The area is a popular place for hunting and fishing.[4] American black bear hunting is a growing industry in the Winnipegosis area and with its proximity to Lake Winnipegosis and many small surrounding lakes, it is a haven for migratory game birds and attracts many ducks and geese. There is both commercial and recreational fishing, as there are walleye and an assortment of other Manitoba freshwater fish.

Cell phone coverage was nonexistent until LTE service was installed and established early December, 2019.

FootnotesEdit

  1. ^ "2006 Community Profiles - Census Subdivision". www12.statcan.gc.ca.
  2. ^ "Province says 39 municipalities merging into 19". www.winnipegfreepress.com.
  3. ^ WHBS 1990, pp. 12–13.
  4. ^ a b c Village of Winnipegosis - History
  5. ^ WHBS 1990, p. 12.
  6. ^ WHBS 1990, pp. 7–8.
  7. ^ WHBS 1990, p. 6.
  8. ^ WHBS 1990, pp. 7 & 10.
  9. ^ "Postmasters". www.bac-lac.gc.ca.
  10. ^ Daily Nor'Wester, 1 Jun 1898
  11. ^ WHBS 1990, p. 13.
  12. ^ Echo du Manitoba, 4 Aug 1898
  13. ^ WHBS 1990, pp. 26.
  14. ^ "Lake Winnipegosis history" (PDF). www.eic-ici.ca. p. 38.
  15. ^ WHBS 1990, p. 48.
  16. ^ The Winnipeg Tribune, 6 May 1911
  17. ^ WHBS 1990, p. 344.
  18. ^ WHBS 1990, pp. 80–81.
  19. ^ WHBS 1990, p. 79.
  20. ^ WHBS 1990, p. 103.
  21. ^ a b WHBS 1990, p. 129.
  22. ^ WHBS 1990, p. 184.
  23. ^ The Winnipeg Tribune, 22 Feb 1975
  24. ^ WHBS 1990, p. 82.
  25. ^ The Winnipeg Evening Tribune, 27 Sep 1950
  26. ^ a b c WHBS 1990, p. 96.
  27. ^ "Images: Winnipegosis grain elevator". www.mhs.mb.ca.
  28. ^ WHBS 1990, p. 69.
  29. ^ WHBS 1990, p. 70.
  30. ^ WHBS 1990, p. 72.
  31. ^ WHBS 1990, p. 75.
  32. ^ WHBS 1990, pp. 120–123.
  33. ^ WHBS 1990, pp. 115–117.
  34. ^ WHBS 1990, pp. 123–124.
  35. ^ WHBS 1990, pp. 117–118.
  36. ^ WHBS 1990, pp. 125–126.
  37. ^ "Canada's Historic Places, Winnipegosis". www.historicplaces.ca.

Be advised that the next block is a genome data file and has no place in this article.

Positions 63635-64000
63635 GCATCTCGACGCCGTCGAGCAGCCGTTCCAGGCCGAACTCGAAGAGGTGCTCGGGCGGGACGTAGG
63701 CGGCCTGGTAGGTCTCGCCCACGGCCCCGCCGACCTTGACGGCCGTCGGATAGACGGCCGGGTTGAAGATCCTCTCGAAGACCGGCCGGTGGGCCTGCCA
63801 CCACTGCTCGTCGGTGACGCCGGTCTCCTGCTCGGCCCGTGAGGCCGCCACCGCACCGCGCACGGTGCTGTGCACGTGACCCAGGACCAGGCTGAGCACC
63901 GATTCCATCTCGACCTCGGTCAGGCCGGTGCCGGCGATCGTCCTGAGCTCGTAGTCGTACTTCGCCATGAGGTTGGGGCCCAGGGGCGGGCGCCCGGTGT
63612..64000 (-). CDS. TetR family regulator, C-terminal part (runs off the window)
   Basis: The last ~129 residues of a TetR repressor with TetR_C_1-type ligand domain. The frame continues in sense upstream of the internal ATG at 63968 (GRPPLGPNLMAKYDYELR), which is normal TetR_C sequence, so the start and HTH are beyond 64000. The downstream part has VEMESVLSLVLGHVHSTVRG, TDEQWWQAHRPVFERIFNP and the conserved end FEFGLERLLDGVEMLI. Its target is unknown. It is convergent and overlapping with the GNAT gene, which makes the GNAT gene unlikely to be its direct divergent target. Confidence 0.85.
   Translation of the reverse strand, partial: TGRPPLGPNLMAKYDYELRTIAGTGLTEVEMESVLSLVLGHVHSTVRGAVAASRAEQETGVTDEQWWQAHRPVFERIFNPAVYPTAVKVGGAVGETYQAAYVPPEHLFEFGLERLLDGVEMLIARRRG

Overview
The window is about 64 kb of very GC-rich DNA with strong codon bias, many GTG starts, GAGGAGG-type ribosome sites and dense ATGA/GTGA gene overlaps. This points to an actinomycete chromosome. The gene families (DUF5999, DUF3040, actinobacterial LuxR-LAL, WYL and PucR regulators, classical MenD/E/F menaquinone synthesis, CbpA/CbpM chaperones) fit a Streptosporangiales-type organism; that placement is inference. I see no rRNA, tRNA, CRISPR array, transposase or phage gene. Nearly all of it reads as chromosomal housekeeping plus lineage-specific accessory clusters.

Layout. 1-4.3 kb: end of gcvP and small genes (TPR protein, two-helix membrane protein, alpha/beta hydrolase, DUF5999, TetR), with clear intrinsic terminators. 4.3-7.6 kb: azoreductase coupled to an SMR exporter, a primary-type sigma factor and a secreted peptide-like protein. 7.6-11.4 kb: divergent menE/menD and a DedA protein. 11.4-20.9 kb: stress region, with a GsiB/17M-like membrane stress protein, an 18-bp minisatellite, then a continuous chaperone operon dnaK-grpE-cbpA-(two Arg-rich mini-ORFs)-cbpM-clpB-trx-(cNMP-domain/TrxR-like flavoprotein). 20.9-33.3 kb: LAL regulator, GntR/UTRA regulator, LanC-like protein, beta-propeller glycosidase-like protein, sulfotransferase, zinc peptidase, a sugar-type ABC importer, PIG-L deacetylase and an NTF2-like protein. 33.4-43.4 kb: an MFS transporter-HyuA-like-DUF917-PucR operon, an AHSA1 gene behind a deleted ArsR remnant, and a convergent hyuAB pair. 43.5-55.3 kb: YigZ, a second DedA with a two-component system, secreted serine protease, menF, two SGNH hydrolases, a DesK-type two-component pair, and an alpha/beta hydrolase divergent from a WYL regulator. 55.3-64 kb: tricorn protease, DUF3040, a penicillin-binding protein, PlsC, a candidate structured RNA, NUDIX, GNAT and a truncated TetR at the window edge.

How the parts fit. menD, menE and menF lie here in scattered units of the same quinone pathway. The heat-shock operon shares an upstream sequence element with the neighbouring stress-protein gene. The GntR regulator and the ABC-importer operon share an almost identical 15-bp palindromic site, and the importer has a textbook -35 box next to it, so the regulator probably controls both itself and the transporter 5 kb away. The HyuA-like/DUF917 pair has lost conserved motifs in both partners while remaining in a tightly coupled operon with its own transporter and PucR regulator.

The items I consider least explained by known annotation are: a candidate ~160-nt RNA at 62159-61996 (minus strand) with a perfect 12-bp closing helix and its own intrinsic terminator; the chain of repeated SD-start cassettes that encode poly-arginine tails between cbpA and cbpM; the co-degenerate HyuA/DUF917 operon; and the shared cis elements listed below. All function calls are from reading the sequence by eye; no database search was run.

38. ^ WHBS 1990, pp. 119–120.
  39. ^ "Nordheim Mennonite Brethren, Winnipegosis". www.gameo.org.
  40. ^ "Mennonite Brethren, Winnipegosis". www.gameo.org.
  41. ^ WHBS 1990, pp. 118–119.
  42. ^ WHBS 1990, pp. 124–125.
  43. ^ WHBS 1990, pp. 127–128.
  44. ^ WHBS 1990, p. 81.
  45. ^ WHBS 1990, pp. 84–88, 122.
  46. ^ Winnipeg Telegram Strike Editions, 3 Jun 1919
  47. ^ The Winnipeg Evening Tribune: 29 Apr 1924, 14 Nov 1924, 3 Aug 1925, 20 Feb 1926, 28 Dec 1927, 4 Apr 1928 & 28 Nov 1930
  48. ^ WHBS 1990, pp. 206, 309, 432 & 506.
  49. ^ WHBS 1990, pp. 346–347.
  50. ^ "The Medd House Museum". www.allanjohnson.ca.
  51. ^ WHBS 1990, pp. 138–139.
  52. ^ "Winnipegosis & District Health Centre". www.chcm-ccsm.ca.
  53. ^ The Winnipeg Evening Tribune, 27 Sep 1925
  54. ^ "The Pas Elks Club". www.virtualmuseum.ca.
  55. ^ WHBS 1990, pp. 130–136.
  56. ^ WHBS 1990, p. 320.
  57. ^ WHBS 1990, pp. 133–136.
  58. ^ a b c d WHBS 1990, p. 95.
  59. ^ WHBS 1990, pp. 91–94 & 102.
  60. ^ a b http://www.winnipegosis100th.com/history/
  61. ^ Portage la Prairie Weekly, 1 Dec 1898
  62. ^ WHBS 1990, p. 98.
  63. ^ Winnipeg Telegram Strike Editions, 3 Jun 1919
  64. ^ The Winnipeg Evening Tribune, 19 May 1931
  65. ^ a b WHBS 1990, p. 101.
  66. ^ WHBS 1990, p. 107.
  67. ^ WHBS 1990, p. 100.
  68. ^ WHBS 1990, p. 97.

ReferencesEdit

External linksEdit

  Media related to Winnipegosis, Manitoba at Wikimedia Commons